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A North Korean village, seen from the DMZ. Photo: Ed Jones/AFP/Getty Images
The dramatic Singapore summit between President Trump and Kim Jong-un has been followed by five weeks of occasional talk and no action. That could change next week.
Jim Walsh, an international security expert at MIT who has negotiated with North Korea, thinks Pyongyang has more remains than it plans to turn over, and is doing “just enough to make an impression.”
“It will take the heat off if we get the remains back. Everyone will be happy and it will buy another few months."— Jim Walsh
That seems to mirror North Korea's approach to nuclear talks, which are a far heavier lift. Besides a rebuke for Secretary of State Mike Pompeo over what it termed “gangster-like" demands on denuclearization, North Korea’s primary tactic has been to delay. Trump doesn’t seem to mind, saying this week that there is “no rush” on denuclearization.
Jung Pak, former CIA analyst now at Brookings, says that gives Kim "a lot of flexibility."
“It’s a favorable environment for North Korea to continue to drag things out at the moment."— Jung Pak
What to watch...
Kim and Xi in Beijing. Photo: Xinhua/Ju Peng via Getty Images
“It’s clear China is happy with a process of denuclearization that gets drawn out,” says Chris Johnson, a former CIA analyst now at CSIS. And amid a trade war with Trump, Beijing doesn’t seem to mind Kim’s more provocative approach.
Sisi is watching, in Cairo. Photo: Amar Makar/AFP/Getty Images
With a new Egyptian law making anyone with more than 5,000 social media followers subject to strict media laws, Eurasia Group's Kevin Allison explores the broader trend in the latest Signal newsletter.
Governments around the world are attempting to control the flow of subversive information (however they define it) through their societies.
What to watch: So far, the U.S. and U.K. have resisted passing new laws aimed at stamping out fake news, but Germany, which has a history of censoring hate speech, has adopted the technocratic approach. If fake news rocks the 2018 U.S. midterms, more democracies may decide they have no choice but to follow Germany’s lead.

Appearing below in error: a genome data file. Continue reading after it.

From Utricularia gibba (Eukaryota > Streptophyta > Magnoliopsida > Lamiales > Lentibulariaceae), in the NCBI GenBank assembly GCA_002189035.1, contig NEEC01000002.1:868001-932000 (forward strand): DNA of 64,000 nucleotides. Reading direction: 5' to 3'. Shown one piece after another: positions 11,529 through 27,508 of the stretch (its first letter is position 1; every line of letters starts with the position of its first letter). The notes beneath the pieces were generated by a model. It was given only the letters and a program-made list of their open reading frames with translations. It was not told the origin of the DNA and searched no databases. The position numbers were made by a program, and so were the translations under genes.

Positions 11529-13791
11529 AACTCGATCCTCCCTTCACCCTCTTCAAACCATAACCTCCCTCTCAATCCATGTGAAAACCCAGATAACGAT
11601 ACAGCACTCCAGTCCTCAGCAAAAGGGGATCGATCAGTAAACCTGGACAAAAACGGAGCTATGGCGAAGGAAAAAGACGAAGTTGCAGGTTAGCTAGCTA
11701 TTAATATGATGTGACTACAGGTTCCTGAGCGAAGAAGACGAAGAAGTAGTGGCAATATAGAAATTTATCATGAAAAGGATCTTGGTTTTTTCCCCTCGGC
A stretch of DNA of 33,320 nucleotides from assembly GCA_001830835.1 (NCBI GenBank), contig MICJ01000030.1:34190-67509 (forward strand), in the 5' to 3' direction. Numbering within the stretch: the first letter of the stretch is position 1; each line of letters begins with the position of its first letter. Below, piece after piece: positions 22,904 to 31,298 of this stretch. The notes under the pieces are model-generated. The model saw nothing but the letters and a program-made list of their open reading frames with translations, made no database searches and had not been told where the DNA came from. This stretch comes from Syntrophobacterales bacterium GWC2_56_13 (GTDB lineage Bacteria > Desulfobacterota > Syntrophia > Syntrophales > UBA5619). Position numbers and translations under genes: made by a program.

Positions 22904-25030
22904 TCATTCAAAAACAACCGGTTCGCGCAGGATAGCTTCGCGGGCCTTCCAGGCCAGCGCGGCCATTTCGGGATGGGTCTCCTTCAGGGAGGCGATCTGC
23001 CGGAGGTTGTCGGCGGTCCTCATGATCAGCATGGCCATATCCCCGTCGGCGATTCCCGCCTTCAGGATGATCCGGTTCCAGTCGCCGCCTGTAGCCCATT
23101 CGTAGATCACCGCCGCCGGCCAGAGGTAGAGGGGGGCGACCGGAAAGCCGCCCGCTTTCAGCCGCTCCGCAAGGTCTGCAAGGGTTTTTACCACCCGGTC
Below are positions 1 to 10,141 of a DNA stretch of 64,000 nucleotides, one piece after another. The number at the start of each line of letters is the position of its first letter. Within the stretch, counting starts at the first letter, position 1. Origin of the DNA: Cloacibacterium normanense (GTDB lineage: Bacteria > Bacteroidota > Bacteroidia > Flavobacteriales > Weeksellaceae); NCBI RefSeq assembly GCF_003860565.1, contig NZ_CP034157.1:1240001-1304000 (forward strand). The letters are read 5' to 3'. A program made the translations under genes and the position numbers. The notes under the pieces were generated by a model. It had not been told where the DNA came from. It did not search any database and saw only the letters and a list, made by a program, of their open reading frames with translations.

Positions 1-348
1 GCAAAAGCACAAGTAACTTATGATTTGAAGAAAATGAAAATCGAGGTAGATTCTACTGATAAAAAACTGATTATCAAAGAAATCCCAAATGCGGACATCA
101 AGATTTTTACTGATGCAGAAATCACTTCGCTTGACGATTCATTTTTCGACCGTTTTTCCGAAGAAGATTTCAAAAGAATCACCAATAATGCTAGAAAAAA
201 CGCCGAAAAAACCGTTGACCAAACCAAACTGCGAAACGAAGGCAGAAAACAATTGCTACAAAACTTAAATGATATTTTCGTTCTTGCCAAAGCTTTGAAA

One point that's often lost in heated debate is that immigration can be vital in ensuring countries have enough young workers to support their aging populations, Axios' Stef Kight writes:
Robust immigration has buoyed the populations of the U.S., U.K. and other developed nations. But a number of aging countries don't have enough immigration to keep from shrinking.
Israel's parliament passed a controversial bill Thursday recognizing the country as the national and historical home of the Jewish people, granting Jews the "unique" right to "exercise national self-determination."
Axios contributor Barak Ravid explains the significance:
In other news... Ravid reports that Netanyahu has worked behind the scenes for the last year to "open doors" in the Trump administration for Viktor Orban, Hungary's populist prime minister. And those efforts are bearing fruit.
Go deeper: Read the full report.
Paramilitaries on the streets of Masaya, Nicaragua. Photo: Marvin Recinos/AFP/Getty Images
With political violence claiming over 300 lives since anti-government protests erupted in April, the rebellion in Nicaragua may be headed for full-blown civil conflict, American University's Michael McCarthy writes for Axios Expert Voices:
The big picture: President Daniel Ortega's government is in crisis and on the verge of collapse. To tighten his hold on power, Ortega has allied with paramilitary groups, effectively outsourcing repression to try to deny responsibility for alleged massacre-like attacks on dissidents. While the government's future is uncertain, the president's reputation is now indelibly tarnished.
President Trump said in an interview with Fox News' Tucker Carlson that he has wondered why the U.S. would be willing to go to war to defend smaller NATO countries like Montenegro or Albania, Axios' Haley Britzky writes.
Why it matters: The mutual defense pact is the bedrock of NATO. The only time it has been invoked was after the September 11 attacks.
"I’m an American and I’m under attack by Vladimir Putin right now."— Former U.S. ambassador to Russia Michael McFaul on Putin's request to interrogate him. Trump belatedly rejected that plan today.
Thanks for reading — see you Monday evening!